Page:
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To the community of the faithful,
Over the years, the season of Christmas has gradually assumed an increasingly secular identity and significance. To those who are away from the Church, the days and weeks leading up to the Christmas celebration have become increasingly saturated by time spent in retail stores, revising mailing lists and planning family gatherings, but as Christians, we should be ever mindful that these events do not become the heart of our Christmas cheer.
Christmas truly is a wonderful time of the year and the aforementioned activities are in and of themselves wholesome and good. They are expressions of our joy and gladness. However, as Holy People of God, let us take up the “mind of Christ” (1 Corinthians 2:16) who was in the world but not of the world. Therefore, I encourage you that during these last days of Advent, a special time reserved for spiritual preparation, as we await the arrival of the Messiah, to focus your thoughts on Christ. Allow this time of preparation to be saturated with prayers of thanksgiving, solemn reflection and, most of all, acts of charity and kindness. As disciples of Jesus, I implore you to open yourselves up to Christ so that our Advent may culminate with Jesus taking shelter in the manger of our hearts; for this is the objective of every person, to become a “temple of the living God” (2 Corinthians 6:16), so that we may be united as people of one Spirit and one Faith.
For the true identity and significance of Christmas is rooted in the awesome manifestation of God’s love for His people and His will to gather them together through the Spirit, united by the bonds of love and peace (Ephesians 4:1-5). Christmas is also a time to recall the salvific work of God the Father through the person of Jesus, His Son, which has gained for us dominion over the trials of this world. We are witnesses to the redemptive power of the Holy Spirit which filled the people of Palestine, Jordan, Lebanon, and Egypt, members of the early Church, transforming them into authentic pillars of faith, “living stones” (1 Peter 2:5). With this in mind, I invite you, members of the one Body of Christ, to direct your spiritual senses to the current prayers and cries of our persecuted brothers and sisters across the world, especially of those in the Middle East. It was Jesus who instructed them, as he does us today, to lay down their lives in service of one another.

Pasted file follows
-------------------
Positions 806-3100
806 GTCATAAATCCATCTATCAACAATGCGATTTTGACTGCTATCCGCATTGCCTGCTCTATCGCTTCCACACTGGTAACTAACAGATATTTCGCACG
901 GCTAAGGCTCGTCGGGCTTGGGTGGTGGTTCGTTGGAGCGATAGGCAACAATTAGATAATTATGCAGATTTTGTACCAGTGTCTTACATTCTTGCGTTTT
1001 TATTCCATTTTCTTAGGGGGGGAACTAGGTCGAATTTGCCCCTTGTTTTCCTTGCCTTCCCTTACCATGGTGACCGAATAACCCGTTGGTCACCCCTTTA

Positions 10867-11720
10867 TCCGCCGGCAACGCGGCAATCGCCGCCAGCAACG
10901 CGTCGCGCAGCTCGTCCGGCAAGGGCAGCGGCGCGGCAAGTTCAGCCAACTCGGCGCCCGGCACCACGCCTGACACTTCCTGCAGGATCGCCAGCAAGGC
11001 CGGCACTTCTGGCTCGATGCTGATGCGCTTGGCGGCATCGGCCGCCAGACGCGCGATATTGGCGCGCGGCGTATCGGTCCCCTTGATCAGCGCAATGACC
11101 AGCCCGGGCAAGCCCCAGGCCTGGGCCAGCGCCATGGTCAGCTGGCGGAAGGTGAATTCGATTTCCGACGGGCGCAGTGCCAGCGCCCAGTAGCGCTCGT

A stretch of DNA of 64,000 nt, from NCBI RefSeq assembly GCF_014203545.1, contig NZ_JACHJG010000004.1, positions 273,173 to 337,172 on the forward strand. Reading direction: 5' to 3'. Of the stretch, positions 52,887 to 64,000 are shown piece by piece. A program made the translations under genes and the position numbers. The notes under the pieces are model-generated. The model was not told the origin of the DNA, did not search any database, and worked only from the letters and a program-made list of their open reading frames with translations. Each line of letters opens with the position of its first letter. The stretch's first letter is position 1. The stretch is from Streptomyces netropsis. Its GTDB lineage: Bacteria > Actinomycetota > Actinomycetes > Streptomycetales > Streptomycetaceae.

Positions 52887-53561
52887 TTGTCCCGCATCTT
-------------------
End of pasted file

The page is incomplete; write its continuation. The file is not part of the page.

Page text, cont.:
Like them, we, too, must surrender our lives to Christ by coming to the aid of our Christian brothers and sisters who are being martyred in Iraq, persecuted in the Holy Land and forced into hiding and exile across the region for the sake of righteousness. Be attentive to their plight, as they are forced to endure oppression and even death for the name of Jesus. We must be careful not to turn into the inn keepers of Bethlehem who would not respond to the pleas of Mary and Joseph in their time of need, but rather, may the Spirit of Wisdom, dwelling within each of us, motivate you to do all you can for the least of our brothers and sisters as you would do for Christ. Like Jesus and his earliest disciples, they are being targeted for their witness of faith and this cannot stand. As a people of God, sharers of the one Bread, united in one Spirit, work tirelessly on behalf of the people of the Middle East that they may remain for us as pillars of faith in the land which contained the mysteries of our salvation. This task should not be perceived as an obligation or a strain, but, tempered with gentleness, invite the Holy Spirit to assist you “for us to live is to live with constant assent to Jesus, His Kingdom and His readiness to save all people!”
As a Catholic American, I implore you to live lives rooted in Gospel values. We, as Americans, should take advantage of our ability to freely reflect these Gospel truths in the manner with which we conduct our civil, social and personal lives.
As a Catholic Arab, I urge you to support charitable organizations that lend aid to these afflicted regions. I also encourage you to remain informed with regard to the issues and needs facing the Church of the Middle East; in doing so, you will be better equipped to cultivate a spirit of unity with these communities which should be nurtured by means of prayer and fasting.
Finally, to all people of the Middle East, be it Jews, Muslims or Christians, who are struggling under the yoke of persecution and injustice, know that you are in our prayers and that we are united to you in the cause of tolerance and peace.
My special regards go out to the Middle Eastern Christian communities. Even though our sights are turned to Bethlehem this time of the year, may the source of our hope bring you comfort and peace, for “we are Easter people and alleluia is our song!”
Your brother in Christ,
Seminarian Khalil Hattar